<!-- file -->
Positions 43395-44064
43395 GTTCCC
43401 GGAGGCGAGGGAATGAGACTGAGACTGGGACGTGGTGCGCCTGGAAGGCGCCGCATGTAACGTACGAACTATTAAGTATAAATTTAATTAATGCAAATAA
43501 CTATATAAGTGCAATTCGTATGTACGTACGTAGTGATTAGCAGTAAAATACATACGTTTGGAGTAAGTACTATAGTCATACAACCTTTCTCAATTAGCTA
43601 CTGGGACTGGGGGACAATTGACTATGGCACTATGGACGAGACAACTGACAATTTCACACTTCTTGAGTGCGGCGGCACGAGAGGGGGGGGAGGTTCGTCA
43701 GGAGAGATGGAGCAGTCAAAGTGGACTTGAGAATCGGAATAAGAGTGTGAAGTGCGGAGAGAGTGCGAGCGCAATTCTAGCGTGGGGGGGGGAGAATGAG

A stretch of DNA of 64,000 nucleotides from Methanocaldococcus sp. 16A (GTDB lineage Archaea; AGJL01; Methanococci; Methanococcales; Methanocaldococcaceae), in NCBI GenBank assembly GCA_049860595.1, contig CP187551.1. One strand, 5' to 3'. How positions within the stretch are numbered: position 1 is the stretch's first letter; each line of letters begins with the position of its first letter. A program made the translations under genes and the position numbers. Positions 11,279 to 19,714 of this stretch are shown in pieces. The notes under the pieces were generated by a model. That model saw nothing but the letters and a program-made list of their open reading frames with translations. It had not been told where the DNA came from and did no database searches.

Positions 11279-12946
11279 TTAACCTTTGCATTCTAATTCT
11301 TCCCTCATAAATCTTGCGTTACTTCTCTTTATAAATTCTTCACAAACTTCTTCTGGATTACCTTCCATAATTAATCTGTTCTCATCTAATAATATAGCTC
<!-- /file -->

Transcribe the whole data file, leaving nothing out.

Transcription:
Positions 43395-44064
43395 GTTCCC
43401 GGAGGCGAGGGAATGAGACTGAGACTGGGACGTGGTGCGCCTGGAAGGCGCCGCATGTAACGTACGAACTATTAAGTATAAATTTAATTAATGCAAATAA
43501 CTATATAAGTGCAATTCGTATGTACGTACGTAGTGATTAGCAGTAAAATACATACGTTTGGAGTAAGTACTATAGTCATACAACCTTTCTCAATTAGCTA
43601 CTGGGACTGGGGGACAATTGACTATGGCACTATGGACGAGACAACTGACAATTTCACACTTCTTGAGTGCGGCGGCACGAGAGGGGGGGGAGGTTCGTCA
43701 GGAGAGATGGAGCAGTCAAAGTGGACTTGAGAATCGGAATAAGAGTGTGAAGTGCGGAGAGAGTGCGAGCGCAATTCTAGCGTGGGGGGGGGAGAATGAG

A stretch of DNA of 64,000 nucleotides from Methanocaldococcus sp. 16A (GTDB lineage Archaea; AGJL01; Methanococci; Methanococcales; Methanocaldococcaceae), in NCBI GenBank assembly GCA_049860595.1, contig CP187551.1. One strand, 5' to 3'. How positions within the stretch are numbered: position 1 is the stretch's first letter; each line of letters begins with the position of its first letter. A program made the translations under genes and the position numbers. Positions 11,279 to 19,714 of this stretch are shown in pieces. The notes under the pieces were generated by a model. That model saw nothing but the letters and a program-made list of their open reading frames with translations. It had not been told where the DNA came from and did no database searches.

Positions 11279-12946
11279 TTAACCTTTGCATTCTAATTCT
11301 TCCCTCATAAATCTTGCGTTACTTCTCTTTATAAATTCTTCACAAACTTCTTCTGGATTACCTTCCATAATTAATCTGTTCTCATCTAATAATATAGCTC